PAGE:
Shrink Oversized Data Files in Microsoft SQL Server

We’ve all been there: a giant data file is sitting somewhere on a disk drive and you regret letting it get this big in the first place. If your disk is almost out of space, you may have found some objects that you can drop (or some rows that could be deleted) but is that enough? Probably not. So how do you get out of this sticky situation? SATS’ DBAs can tell you how.

Avoid!
Love yourself and your database a little, so avoid hitting those situations in the first place. Here are a few tips:

Transaction Logs
Transaction logs are often the culprit of space issues, so make sure you backup transaction logs frequently (since this will clear them) and instruct the developers to COMMIT (or CHECKPOINT) frequently in their code. If possible, consider running database in simple recovery mode (by executing the SQL statement below)

ALTER DATABASE [MyDatabase] SET RECOVERY SIMPLE;

Simple recovery mode does not allow recovery to any point in time afterwards, but is sometimes the only way around bloat. Transaction logs could also be truncated and shrunk relatively fast if necessary using the following:

BACKUP LOG [MyDatabase] WITH TRUNCATE_ONLY
GO
DBCC SHRINKFILE (MyDatabase_Log,1)

By doing this, you will invalidate your chain of transaction logs, so its is recommended that you make a FULL BACKUP immediately afterwards.

Auto-growth
Additionally, you can disable auto-growth, switch to static data files and install some sort of monitoring (like Cerberus) that will notify when space is running low. It is even recommended to create several file groups and grow them manually by yourself.

Also make sure to have monitoring that alerts you when there are more actionable options to free up space, i.e. will alert when you’re 90% full as opposed to 100%.

Say no to auto-shrink
Many (lazy) DBAs create jobs to shrink a database when there is some free space to reclaim. We have even seen a case where a database was set to auto-grow and auto-shrink simultaneously, burdening all resources. In general — shrinking is not good for your database,hogs a lot of resources, and creates fragmentation. You are better off disabling it like so:

ALTER DATABASE [MyDatabase] SET AUTO_SHRINK OFF;

Don’t put all your eggs in one basket
Make sure to have a few partitions available, and, most importantly, separate the data files from log files and the operation system. There are a number of programs that will allow such things to be done with minimal downtime even after the installation.

Or one can do it manually with transact SQL commands.

Shrinking
Shrinking is the act of moving pages from the end of the data file and trying to move them as close to the beginning of the file as possible. During this process, all links are fixed. If it sounds too good to be true…it is: this works only if there are no clustered or non-clustered indexes involved. However, when small pieces of SQL data that makes our life better (and our queries faster) are being tampered with , the result is usually fragmentation. In fact, every type of shrinking (other than TRUNCATE_ONLY) is not very useful.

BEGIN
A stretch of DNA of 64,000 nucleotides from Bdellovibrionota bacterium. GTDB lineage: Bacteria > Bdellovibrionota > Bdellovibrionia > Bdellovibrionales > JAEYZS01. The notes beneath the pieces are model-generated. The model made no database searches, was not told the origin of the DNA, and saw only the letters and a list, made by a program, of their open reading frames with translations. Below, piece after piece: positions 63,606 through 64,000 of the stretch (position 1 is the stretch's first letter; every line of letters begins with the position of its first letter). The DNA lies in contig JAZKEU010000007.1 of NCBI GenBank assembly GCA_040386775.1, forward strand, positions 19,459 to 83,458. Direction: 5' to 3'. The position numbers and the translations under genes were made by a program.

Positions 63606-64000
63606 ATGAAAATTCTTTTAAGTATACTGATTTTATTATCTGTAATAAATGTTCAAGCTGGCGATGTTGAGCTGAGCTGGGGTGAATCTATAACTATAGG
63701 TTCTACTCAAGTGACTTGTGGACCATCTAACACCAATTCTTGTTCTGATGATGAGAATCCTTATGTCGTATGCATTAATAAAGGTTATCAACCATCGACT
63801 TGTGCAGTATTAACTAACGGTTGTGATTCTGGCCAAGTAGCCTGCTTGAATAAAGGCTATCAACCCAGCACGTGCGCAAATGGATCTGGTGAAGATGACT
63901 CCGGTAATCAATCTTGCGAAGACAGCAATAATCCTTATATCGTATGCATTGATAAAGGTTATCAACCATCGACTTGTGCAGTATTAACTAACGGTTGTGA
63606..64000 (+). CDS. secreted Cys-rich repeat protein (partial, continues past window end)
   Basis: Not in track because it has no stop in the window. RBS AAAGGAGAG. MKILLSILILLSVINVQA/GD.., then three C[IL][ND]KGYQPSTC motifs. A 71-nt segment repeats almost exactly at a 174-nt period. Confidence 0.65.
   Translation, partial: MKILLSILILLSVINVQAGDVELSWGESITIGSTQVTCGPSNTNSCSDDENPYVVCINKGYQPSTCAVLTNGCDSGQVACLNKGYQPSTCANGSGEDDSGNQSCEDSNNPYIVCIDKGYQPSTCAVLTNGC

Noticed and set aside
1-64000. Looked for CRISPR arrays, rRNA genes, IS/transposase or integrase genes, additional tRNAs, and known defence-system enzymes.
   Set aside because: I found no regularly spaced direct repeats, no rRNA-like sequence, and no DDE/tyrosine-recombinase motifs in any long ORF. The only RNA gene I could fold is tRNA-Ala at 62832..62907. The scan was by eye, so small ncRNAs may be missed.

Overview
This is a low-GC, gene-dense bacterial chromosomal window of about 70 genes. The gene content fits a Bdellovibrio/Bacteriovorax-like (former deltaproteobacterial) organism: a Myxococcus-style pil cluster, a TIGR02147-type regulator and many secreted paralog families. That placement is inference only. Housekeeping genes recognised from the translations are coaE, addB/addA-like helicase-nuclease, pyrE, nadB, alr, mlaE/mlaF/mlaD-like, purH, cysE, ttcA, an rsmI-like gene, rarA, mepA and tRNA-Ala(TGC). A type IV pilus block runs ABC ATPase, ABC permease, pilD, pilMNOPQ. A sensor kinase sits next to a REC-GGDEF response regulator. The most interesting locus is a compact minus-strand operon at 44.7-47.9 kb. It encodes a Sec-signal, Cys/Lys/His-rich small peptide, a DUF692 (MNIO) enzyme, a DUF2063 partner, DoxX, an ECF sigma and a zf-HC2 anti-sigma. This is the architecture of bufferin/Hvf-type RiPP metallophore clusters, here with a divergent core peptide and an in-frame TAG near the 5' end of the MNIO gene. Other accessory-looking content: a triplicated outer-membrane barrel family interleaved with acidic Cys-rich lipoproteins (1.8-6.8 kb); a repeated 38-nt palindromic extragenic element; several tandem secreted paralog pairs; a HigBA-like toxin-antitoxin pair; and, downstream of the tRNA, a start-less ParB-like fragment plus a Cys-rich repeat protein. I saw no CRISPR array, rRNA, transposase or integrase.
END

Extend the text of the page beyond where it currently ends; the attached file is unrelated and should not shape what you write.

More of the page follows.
If you do take the time to rebuild all the indexes, a problem occurs when you try to recover a large amount of space. For example, let’s say we’re trying to recover 50GB. SQL server will attempt to move 50GB worth of pages and only than it will try to truncate the end of the file. This could take days, which is useless when you’re running out of space and need to clear some up quickly.

Here’s what you can do
Lets say our file MyDatabase_Data is around 300GB right now, we need to release about 50GB. Assuming that you tried the truncating the file by running the following

USE MyDatabase;                             GO                             
DBCC SHRINKFILE (MyDatabase_Data, TRUNCATEONLY);

and it brought no results, you can resort to the following statement:

DBCC SHRINKFILE (MyDatabase_Data, 250000);

This will run for a very long time during which you will not regain any space on the drive. Instead, use the following T-SQL script which will shrink the data in leaps instead and do the work much faster overall:

declare @from int                             
declare @leap int
declare @to int
declare @datafile varchar(128)
declare @cmd varchar (512)
/*settings*/                                                      
set @from = 300000                 /*Current size in MB*/
set @to = 250000 /*Goal size in MB*/
set @datafile = 'MyDatabase_Data' /*Datafile name*/
set @leap = 1000 /*Size of leaps in MB*/
print '--- SATS SHRINK SCRIPT START ---'
while ((@from - @leap) > @to)
begin
set @from = @from - @leap
set @cmd = 'DBCC SHRINKFILE (' + @datafile +', ' + cast(@from as varchar(20)) + ')'
print @cmd
exec(@cmd)
print '==> SATS SHRINK SCRIPT - '+ cast ((@from-@to) as varchar (20)) + 'MB LEFT' end
set @cmd = 'DBCC SHRINKFILE (' + @datafile +', ' + cast(@to as varchar(20)) + ')'
print @cmd
exec(@cmd)
print '--- SATS SHRINK SCRIPT COMPLETE ---'
GO

Edit the settings section to fit your needs and execute against the database where the data file is located. It would still take about the same time, but at least you will be able to see the progress of the operation as well as use the space freed more quickly. After you have shrunk the data, we recommend rebuilding the fragmented indexes of the database and take the needed steps to avoid this from ever happening again. Do not shrink in small steps — keep the total amount of steps under 100.

Got any questions or comments? Feel free to contact SATS directly, or visit us on our site, sats.net.